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Radio Broadcast Technical Consulting and Sales
10032 Island Drive, Brainerd, MN  56401


Technical Tips from Mark W. Persons
Gas Tube and Air Gap Arc-Gaps for an AM Station

For AM stations with solid-state transmitters, I have been experimenting with gas-tube arc-gaps to protect the transmitter from excessive voltage spikes coming in on the transmission line.  The goal is better lightning protection. 

Shown here are two sets of 1000 volt arc-gaps sandwiched between and soldered to pieces of copper strap.  There are 20 of the A71-H10X arc-gaps made by Epcos, Inc., available through Digi-Key as part number 495-1469-ND.  It took a 100-watt American Beauty soldering iron to do the soldering on these.

The copper pieces are 1 inch by 2.5 inches with brass 6-32 bolts and nuts at each end.  I use brass hardware in RF situations.  One end should be bolted to ground and the other should be connected to the center conductor of the 50-ohm transmission line leading to the transmitter.  For safety reasons, this must be done inside an enclosure, such as where a main/auxiliary transmitter relay is located.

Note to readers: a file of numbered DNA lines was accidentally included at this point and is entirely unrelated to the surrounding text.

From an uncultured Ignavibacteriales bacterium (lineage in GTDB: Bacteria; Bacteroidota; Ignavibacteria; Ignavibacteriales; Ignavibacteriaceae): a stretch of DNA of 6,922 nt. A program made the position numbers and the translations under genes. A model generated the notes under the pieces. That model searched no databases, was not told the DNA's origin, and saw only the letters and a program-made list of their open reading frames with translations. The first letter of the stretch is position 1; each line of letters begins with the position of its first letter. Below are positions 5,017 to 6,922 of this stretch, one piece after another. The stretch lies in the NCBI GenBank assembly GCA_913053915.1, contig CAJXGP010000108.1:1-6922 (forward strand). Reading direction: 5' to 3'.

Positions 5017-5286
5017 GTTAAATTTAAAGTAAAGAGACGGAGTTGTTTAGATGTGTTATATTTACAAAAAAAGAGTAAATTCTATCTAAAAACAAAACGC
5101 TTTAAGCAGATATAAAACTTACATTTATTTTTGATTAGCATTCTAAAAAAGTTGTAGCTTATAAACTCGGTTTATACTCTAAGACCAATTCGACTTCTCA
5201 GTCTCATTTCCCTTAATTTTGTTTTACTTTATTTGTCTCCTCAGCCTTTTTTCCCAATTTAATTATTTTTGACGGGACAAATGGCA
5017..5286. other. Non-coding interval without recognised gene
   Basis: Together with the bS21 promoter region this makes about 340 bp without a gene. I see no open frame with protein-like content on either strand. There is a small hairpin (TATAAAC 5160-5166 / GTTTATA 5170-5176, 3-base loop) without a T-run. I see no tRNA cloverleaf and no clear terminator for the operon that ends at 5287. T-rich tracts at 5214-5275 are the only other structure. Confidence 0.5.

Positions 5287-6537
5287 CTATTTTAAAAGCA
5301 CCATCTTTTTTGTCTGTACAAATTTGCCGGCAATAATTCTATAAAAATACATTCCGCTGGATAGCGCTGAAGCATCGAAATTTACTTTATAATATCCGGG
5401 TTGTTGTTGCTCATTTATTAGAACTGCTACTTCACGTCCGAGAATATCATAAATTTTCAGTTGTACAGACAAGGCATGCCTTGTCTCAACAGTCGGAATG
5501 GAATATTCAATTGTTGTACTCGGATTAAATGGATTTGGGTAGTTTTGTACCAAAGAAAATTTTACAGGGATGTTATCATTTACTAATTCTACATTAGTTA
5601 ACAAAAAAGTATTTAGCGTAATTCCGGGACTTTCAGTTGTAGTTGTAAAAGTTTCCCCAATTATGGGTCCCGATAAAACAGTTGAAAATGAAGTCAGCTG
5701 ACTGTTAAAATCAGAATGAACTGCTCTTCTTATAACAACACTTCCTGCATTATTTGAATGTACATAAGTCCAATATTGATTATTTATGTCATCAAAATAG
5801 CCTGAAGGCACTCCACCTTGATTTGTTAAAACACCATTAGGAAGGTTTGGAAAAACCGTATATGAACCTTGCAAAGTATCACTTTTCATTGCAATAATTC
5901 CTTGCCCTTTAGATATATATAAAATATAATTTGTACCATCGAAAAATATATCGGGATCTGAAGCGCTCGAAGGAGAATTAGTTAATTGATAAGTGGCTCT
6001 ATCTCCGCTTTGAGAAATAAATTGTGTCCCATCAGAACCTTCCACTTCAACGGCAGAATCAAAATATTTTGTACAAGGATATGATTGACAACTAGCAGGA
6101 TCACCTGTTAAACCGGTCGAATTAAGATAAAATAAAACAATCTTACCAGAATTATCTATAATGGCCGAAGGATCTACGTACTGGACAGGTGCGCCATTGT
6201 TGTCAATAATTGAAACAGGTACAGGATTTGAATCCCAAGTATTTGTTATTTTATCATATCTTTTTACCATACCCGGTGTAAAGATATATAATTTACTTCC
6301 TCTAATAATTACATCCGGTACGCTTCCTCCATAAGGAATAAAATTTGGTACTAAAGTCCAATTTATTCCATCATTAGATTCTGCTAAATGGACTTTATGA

These gas-tube arc-gap assemblies are designed for 1000 watt transmitters and have only 10pf of capacitance to ground so upsetting the impedance is not an issue.  For a 5000 watt transmitter, 2500 volt arc-gaps are probably the best choice.  A standard air-gap lightning-gap should also be installed in the system, closer to the antenna, to take the brunt of a high voltage surge.  You can never have too much lightning protection.          

Here is an air arc-gap as seen on the inside of a Nautel J-1000 AM transmitter.  It consists of two acorn nuts that are rigidly held in place.  One is on chassis ground and the other is connected to the 50 Ohm antenna point.  The arc is being checked by a wire gage tool that was originally intended for setting gaps on gasoline engine spark plugs.  For 1000 Watts, the gap is .030 inches.  

For additional arc-gap settings, see Standards.            

Here is a custom-built arc-gap that is very inexpensive.  Constructed from standard angle-iron hardware, a porcelain insulator, and bolts with two acorn nuts, it is sturdy.  The important part is that it is rigid so it holds the gap spacing.               

The stories go on and on.  Stop in again sometime.  I'll leave the soldering iron on for you. 
Mark W. Persons   Ham WMH      

Questions?  Email Mark Persons:  teki@mwpersons.com         

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page last edited 02/22/2016